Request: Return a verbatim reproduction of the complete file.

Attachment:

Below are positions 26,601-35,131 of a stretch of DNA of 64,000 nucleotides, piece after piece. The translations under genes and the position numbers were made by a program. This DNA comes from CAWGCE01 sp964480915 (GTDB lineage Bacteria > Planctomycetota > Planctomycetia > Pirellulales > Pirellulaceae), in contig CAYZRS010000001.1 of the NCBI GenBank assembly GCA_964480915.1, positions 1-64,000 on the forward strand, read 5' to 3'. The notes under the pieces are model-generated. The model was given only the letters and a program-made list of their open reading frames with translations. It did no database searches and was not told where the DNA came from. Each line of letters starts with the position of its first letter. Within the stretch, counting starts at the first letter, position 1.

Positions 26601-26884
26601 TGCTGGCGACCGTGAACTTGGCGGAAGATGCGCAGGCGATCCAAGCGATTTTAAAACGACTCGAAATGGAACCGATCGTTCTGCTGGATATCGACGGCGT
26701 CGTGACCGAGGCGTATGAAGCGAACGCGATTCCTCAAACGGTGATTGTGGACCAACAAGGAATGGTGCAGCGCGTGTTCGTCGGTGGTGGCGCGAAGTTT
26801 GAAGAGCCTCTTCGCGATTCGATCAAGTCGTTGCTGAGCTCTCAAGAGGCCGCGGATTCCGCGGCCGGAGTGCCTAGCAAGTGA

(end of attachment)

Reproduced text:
Below are positions 26,601-35,131 of a stretch of DNA of 64,000 nucleotides, piece after piece. The translations under genes and the position numbers were made by a program. This DNA comes from CAWGCE01 sp964480915 (GTDB lineage Bacteria > Planctomycetota > Planctomycetia > Pirellulales > Pirellulaceae), in contig CAYZRS010000001.1 of the NCBI GenBank assembly GCA_964480915.1, positions 1-64,000 on the forward strand, read 5' to 3'. The notes under the pieces are model-generated. The model was given only the letters and a program-made list of their open reading frames with translations. It did no database searches and was not told where the DNA came from. Each line of letters starts with the position of its first letter. Within the stretch, counting starts at the first letter, position 1.

Positions 26601-26884
26601 TGCTGGCGACCGTGAACTTGGCGGAAGATGCGCAGGCGATCCAAGCGATTTTAAAACGACTCGAAATGGAACCGATCGTTCTGCTGGATATCGACGGCGT
26701 CGTGACCGAGGCGTATGAAGCGAACGCGATTCCTCAAACGGTGATTGTGGACCAACAAGGAATGGTGCAGCGCGTGTTCGTCGGTGGTGGCGCGAAGTTT
26801 GAAGAGCCTCTTCGCGATTCGATCAAGTCGTTGCTGAGCTCTCAAGAGGCCGCGGATTCCGCGGCCGGAGTGCCTAGCAAGTGA